What a diverse group of belts I’ve been researching this week. Here are a few samples from the White Buffalo Collection.
The word concho comes from the Spanish “concha” which actually means “conch” or “seashell” but has come to mean round or oval disks (occasionally rectangles) of silver used to decorate saddles, bridles, clothing, used as jewelry such as for pendants and bolo ties and for adorning or making belts.
Concho belts are a long-time Navajo tradition yet it has been suggested that the Navajo borrowed conchos from Mexican tack items or from the Plains Indians.
The earliest conchos were silver dollars that were hammered, then stamped and edged, then slotted and strung together on a piece of leather.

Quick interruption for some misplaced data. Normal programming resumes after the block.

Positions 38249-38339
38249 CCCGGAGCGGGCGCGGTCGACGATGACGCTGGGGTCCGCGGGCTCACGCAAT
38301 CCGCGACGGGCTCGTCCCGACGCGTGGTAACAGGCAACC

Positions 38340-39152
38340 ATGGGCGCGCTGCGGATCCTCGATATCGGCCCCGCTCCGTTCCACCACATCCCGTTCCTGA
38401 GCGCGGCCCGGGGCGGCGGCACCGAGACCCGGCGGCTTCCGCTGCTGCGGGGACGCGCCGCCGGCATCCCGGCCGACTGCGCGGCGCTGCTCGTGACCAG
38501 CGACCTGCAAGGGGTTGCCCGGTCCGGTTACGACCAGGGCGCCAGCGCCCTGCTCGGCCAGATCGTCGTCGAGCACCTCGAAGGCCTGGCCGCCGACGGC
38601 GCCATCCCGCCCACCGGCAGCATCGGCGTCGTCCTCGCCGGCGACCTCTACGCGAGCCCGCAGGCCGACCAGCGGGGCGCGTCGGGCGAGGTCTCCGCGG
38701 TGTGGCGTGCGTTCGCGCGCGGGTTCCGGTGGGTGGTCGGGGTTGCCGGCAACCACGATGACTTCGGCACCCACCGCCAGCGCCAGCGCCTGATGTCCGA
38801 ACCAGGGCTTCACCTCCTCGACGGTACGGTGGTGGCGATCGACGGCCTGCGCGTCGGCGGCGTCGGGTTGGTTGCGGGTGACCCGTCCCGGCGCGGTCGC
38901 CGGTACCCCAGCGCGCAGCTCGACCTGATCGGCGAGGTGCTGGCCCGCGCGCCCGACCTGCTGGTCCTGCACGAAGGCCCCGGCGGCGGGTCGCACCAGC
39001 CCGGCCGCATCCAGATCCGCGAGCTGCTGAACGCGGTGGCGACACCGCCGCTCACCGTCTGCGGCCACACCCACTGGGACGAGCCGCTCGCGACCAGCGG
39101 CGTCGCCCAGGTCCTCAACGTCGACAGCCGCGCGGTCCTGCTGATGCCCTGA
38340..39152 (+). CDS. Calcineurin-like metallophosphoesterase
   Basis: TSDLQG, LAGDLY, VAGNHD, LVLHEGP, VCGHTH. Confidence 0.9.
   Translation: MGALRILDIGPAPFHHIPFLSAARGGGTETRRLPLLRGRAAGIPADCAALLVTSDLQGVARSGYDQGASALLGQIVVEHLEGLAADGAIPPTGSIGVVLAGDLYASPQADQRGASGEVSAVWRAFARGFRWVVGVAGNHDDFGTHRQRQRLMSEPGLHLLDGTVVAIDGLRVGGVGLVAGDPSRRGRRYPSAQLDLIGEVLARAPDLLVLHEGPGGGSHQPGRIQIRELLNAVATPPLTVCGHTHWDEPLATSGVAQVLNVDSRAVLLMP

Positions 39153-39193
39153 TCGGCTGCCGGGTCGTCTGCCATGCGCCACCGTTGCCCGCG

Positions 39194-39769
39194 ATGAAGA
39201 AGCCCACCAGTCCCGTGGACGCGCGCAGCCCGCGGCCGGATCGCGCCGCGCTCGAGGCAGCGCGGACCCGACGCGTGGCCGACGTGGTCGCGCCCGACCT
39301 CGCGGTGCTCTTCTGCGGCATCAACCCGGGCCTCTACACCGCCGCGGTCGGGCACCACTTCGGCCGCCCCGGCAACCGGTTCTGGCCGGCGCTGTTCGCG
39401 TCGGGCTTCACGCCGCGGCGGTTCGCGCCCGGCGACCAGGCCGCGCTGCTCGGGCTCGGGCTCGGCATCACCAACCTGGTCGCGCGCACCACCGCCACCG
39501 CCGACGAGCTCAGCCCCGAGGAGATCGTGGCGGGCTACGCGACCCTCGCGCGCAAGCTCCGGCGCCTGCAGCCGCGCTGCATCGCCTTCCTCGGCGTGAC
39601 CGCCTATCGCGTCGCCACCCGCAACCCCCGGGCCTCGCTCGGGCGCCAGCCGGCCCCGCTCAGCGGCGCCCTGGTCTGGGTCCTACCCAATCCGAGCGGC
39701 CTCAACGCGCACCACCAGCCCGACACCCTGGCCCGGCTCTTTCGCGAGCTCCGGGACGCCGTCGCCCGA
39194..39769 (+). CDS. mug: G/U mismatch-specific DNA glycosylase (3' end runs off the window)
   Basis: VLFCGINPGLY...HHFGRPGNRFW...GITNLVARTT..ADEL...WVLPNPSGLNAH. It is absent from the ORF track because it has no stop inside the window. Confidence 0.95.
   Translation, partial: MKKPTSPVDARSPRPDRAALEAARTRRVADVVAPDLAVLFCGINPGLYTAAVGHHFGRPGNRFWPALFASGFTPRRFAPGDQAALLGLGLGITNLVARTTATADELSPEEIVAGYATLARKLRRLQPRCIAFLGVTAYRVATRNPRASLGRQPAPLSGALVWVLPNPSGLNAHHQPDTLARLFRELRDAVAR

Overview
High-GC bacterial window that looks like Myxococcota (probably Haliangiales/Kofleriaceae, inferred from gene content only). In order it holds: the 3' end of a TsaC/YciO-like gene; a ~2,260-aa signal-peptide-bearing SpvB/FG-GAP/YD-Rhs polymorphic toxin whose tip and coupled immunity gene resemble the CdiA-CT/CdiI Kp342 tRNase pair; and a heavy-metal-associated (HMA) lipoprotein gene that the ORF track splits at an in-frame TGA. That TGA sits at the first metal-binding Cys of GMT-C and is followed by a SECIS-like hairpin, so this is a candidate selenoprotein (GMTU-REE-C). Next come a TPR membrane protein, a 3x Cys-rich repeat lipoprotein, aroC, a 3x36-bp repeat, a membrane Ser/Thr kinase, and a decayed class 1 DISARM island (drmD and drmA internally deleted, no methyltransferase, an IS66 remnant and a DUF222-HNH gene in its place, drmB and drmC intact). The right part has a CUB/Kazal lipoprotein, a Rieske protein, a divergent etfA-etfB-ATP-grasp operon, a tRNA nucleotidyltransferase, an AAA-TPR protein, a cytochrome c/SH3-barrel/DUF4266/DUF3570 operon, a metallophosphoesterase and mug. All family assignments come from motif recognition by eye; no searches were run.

Later in the evolution of concho belts, copper loops were added to the back of the conchos so that the conchos could be slipped onto a leather belt.
I have attached some images of the belt buckle. I would like to know who made the buckle – it has a marking of “EM” on the back. Also, I would like to know an estimate of its age. Thanks for your help!
Using the penny in your other photo as scale, it looks like this buckle is about 4″ x 4″, so what a nice chunk of beautiful turquoise that is !
Judging from the style and nice stone and the hallmark, I’d guess this is a 1970s Navajo made belt buckle.
I don’t know who EM is but we have had once piece with that hallmark in our pawn shop. I was unable to identify EM at that time and still don’t know !
Perhaps one of the readers of this blog might know.
Good treasure Ryan.